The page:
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Big birds

Ostriches may not be the brightest animals on the acreage, but for some farmers, the birds have turned out to be worthwhile additions.
Ostriches put on most of their weight by the time they are 1 year old, says Todd Appelbaum of Fossil Farms. Male ostriches can reach 8 to 9 feet tall.
The Appelbaums incubate their own eggs at Fossil Farms. According to the American Ostrich Association, it takes about 42 days for an ostrich to hatch.

Feathered giants

Ostriches may not be the brightest animals on the acreage, but for some farmers, the birds have turned out to be worthwhile additions. Brothers Todd and Lance Appelbaum found that to be the case when they began raising ostriches for meat, eggs, and leather at Fossil Farms (www.fossilfarms.com) in Sussex County, New Jersey.

The brothers bought their first pair of ostriches in the 1990s and gradually added birds as they got more requests for their ostrich meat.

"The demand for meat was through the roof, so we bought more breeder birds," Todd says. Today, the farm has about 500 birds.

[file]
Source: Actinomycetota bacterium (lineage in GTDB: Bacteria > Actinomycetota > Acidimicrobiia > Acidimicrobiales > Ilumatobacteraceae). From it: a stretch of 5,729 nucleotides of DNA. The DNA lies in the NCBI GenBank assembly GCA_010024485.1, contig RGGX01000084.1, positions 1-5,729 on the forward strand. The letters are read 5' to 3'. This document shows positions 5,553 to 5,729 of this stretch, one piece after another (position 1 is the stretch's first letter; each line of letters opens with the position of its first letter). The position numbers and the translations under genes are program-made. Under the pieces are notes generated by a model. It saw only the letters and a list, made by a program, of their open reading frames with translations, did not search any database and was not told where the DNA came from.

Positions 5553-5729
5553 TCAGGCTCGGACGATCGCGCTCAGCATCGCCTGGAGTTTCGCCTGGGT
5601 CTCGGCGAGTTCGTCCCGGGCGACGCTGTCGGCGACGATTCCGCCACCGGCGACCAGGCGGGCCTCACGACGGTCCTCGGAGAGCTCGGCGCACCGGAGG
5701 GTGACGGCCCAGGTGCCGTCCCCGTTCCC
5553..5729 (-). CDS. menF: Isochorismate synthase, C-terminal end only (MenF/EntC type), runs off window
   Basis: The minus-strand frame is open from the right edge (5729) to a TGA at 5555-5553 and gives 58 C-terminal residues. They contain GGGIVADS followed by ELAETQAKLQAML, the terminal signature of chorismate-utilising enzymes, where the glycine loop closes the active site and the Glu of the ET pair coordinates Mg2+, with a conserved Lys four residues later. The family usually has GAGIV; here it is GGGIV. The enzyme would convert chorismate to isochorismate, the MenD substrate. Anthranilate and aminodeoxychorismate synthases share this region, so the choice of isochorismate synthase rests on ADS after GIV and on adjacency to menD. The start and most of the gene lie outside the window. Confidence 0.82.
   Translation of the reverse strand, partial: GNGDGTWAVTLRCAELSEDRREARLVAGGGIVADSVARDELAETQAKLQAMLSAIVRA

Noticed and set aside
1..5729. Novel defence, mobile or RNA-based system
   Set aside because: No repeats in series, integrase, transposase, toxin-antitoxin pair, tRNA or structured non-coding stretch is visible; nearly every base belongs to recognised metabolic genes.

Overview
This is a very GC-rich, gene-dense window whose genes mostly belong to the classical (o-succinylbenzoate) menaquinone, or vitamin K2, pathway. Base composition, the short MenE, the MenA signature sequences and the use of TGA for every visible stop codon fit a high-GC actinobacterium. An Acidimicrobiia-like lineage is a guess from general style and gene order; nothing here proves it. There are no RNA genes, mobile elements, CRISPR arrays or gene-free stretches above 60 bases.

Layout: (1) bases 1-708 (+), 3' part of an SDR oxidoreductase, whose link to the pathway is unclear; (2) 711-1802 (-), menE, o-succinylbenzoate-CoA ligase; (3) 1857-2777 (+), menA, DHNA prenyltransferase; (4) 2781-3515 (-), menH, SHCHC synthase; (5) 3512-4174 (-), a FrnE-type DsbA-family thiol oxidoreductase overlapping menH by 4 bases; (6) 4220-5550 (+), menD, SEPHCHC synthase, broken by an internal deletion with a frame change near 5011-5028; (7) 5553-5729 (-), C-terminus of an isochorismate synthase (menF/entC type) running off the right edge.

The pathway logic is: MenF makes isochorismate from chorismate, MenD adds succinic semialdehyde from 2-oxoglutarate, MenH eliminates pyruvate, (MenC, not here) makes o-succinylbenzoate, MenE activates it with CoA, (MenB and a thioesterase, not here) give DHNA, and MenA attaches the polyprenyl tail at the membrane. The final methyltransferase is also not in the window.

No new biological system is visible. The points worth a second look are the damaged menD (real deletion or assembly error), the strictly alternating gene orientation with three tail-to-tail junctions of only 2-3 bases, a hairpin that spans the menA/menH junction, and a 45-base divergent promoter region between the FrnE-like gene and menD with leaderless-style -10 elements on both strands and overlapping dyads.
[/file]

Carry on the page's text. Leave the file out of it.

Ostriches are classified as ratites - a family of flightless birds. They can weigh 300 to 400 pounds, making them the largest birds in the world.

Although the Appelbaums have found it profitable to raise them, many ostrich owners simply enjoy having them around as unique acreage animals. They are hardy by nature and usually don't need extensive health care or a large amount of land.

The main necessities for the birds are a covered shelter and an outdoor area where they can stretch their legs, Todd says. He uses a seven-strand high-tensile wire fence to keep the birds contained, but every once in a while an ostrich finds a way to wriggle out. Before long, however, the bird realizes the grass isn't greener on the other side.

"If a bird gets out, the next thing you know they're working their way back in," Todd says. "They're not very smart birds."

Like many large animals, ostriches can be unpredictable and become agitated when they feel threatened. They're also very fast; ostriches can maintain a speed of 40 miles per hour. The males, also known as roosters, tend to be especially territorial and can be difficult to handle during mating season. When Todd needs to go out into the field, he takes a pole with him in case an ostrich rooster gets too close.

Although it's uncommon for an ostrich to charge, be sure to take precautions when handling the birds. If you need to go out into the middle of an ostrich pasture, have an escape route. If it's a large pasture, drive your tractor or another vehicle to the center so you can seek shelter in an emergency.

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